Linked by Thom Holwerda on Wed 1st Jan 2014 19:11 UTC, submitted by jockm
Privacy, Security, Encryption

Remember when I wrote about how your mobile phone runs two operating systems, one of which is a black box we know and understand little about, ripe for vulnerabilities? As many rightfully pointed out in the comments - it's not just mobile phones that have tiny processors for specific tasks embedded in them. As it turns out, memory cards have microprocessors though - and yes, they can be cracked for remote code execution too.

Today at the Chaos Computer Congress (30C3), xobs and I disclosed a finding that some SD cards contain vulnerabilities that allow arbitrary code execution - on the memory card itself. On the dark side, code execution on the memory card enables a class of MITM (man-in-the-middle) attacks, where the card seems to be behaving one way, but in fact it does something else. On the light side, it also enables the possibility for hardware enthusiasts to gain access to a very cheap and ubiquitous source of microcontrollers.

There's so much computing power hidden in the dark.

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RE[3]: Where's the story?
by DeepThought on Thu 2nd Jan 2014 11:26 UTC in reply to "RE[2]: Where's the story?"
DeepThought
Member since:
2010-07-17

"It could silently infect executables as they are being read.

That's prevented by code signing - already standard on most mobile platforms and being quickly adopted everywhere else (e.g. OS X by default prevents non-signed apps from running).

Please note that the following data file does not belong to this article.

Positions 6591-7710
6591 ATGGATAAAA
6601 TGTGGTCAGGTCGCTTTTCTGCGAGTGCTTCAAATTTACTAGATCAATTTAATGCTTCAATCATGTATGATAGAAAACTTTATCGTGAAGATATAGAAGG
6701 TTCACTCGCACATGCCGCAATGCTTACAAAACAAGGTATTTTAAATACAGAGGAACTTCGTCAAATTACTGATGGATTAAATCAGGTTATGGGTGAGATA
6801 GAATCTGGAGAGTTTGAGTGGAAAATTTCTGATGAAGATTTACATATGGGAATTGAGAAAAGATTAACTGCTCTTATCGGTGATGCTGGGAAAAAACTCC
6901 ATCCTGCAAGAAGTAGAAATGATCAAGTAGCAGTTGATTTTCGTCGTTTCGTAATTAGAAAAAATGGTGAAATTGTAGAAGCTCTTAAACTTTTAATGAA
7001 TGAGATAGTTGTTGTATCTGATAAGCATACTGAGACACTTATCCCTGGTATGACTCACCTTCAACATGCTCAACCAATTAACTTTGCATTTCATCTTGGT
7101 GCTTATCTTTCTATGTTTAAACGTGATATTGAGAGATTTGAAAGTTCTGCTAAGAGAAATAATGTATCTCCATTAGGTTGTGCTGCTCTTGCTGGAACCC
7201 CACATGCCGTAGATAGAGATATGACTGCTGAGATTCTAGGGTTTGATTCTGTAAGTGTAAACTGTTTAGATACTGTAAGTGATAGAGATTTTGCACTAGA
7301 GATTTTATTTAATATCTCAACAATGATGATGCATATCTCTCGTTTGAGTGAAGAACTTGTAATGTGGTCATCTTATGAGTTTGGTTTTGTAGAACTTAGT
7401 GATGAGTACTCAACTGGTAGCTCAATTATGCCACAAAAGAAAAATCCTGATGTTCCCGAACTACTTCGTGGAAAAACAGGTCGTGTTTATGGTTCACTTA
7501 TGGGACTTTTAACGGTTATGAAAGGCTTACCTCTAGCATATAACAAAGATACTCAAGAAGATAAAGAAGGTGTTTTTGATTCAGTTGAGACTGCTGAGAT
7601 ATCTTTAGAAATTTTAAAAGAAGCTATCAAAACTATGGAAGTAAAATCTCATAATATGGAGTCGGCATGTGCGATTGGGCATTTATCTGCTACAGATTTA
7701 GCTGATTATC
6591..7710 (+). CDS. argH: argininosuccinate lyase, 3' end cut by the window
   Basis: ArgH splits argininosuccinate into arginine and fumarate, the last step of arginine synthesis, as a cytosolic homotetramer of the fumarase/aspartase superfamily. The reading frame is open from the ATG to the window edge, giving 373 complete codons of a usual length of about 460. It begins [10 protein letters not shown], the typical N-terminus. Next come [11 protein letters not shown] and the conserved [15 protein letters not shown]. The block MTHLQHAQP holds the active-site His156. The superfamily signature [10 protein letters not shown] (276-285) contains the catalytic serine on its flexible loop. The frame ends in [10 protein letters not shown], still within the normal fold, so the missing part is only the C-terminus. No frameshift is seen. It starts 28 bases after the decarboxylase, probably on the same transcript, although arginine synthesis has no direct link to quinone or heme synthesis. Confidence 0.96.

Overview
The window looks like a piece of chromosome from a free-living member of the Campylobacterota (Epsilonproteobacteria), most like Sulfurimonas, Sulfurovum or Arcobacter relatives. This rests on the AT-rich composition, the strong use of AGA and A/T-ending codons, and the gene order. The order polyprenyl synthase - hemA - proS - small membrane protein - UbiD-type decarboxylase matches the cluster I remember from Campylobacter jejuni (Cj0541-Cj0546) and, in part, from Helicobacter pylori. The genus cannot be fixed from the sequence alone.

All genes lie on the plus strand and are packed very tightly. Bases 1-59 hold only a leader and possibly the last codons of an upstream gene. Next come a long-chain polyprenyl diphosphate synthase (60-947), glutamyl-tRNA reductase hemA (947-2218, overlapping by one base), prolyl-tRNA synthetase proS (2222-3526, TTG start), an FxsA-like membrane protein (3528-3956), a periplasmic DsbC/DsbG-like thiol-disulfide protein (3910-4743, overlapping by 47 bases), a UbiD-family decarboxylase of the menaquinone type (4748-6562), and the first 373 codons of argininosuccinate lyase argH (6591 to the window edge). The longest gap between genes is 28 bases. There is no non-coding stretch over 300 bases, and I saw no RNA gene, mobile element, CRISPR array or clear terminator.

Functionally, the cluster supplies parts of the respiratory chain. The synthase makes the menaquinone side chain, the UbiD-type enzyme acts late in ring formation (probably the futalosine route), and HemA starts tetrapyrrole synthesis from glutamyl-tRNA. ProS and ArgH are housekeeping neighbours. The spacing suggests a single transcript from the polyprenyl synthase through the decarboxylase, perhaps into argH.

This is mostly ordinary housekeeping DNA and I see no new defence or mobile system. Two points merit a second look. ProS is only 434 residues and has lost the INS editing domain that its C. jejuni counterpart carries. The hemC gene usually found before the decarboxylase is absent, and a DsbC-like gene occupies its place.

"

I am working in the embedded industry. And really none of our customers does anything to protect their machines from being hacked. Some use CRC but only to be sure the Flash code is still intact.

Reply Parent Score: 3

RE[4]: Where's the story?
by saso on Thu 2nd Jan 2014 13:23 in reply to "RE[3]: Where's the story?"
saso Member since:
2007-04-18

I am working in the embedded industry. And really none of our customers does anything to protect their machines from being hacked. Some use CRC but only to be sure the Flash code is still intact.

What embedded industry would that be? I've worked with set-top-boxes w/ content-protection and in that space, signed bootloaders and signed kernels are standard. And by "mobile platforms" I meant the likes of Android, iOS, WP, etc.
Also, how would having the controller be more locked down and unflashable protect you from these kinds of attacks? If you hand your hardware to your adversary for manipulation, can't they just hand you a piece of hardware of their own with entirely custom firmware? Given direct hardware access, there's almost no limit to the attacks you can mount.

Reply Parent Score: 3

RE[5]: Where's the story?
by DeepThought on Fri 3rd Jan 2014 07:27 in reply to "RE[4]: Where's the story?"
DeepThought Member since:
2010-07-17

What embedded industry would that be?

Defense (*grin* these euphemisms), medicine, automation, rail-way.

I've worked with set-top-boxes w/ content-protection and in that space, signed bootloaders and signed kernels are standard.


Yes, it seems engineers for consumer products add these things. But maybe beforehand to protect their product not the customer :-)

Reply Parent Score: 2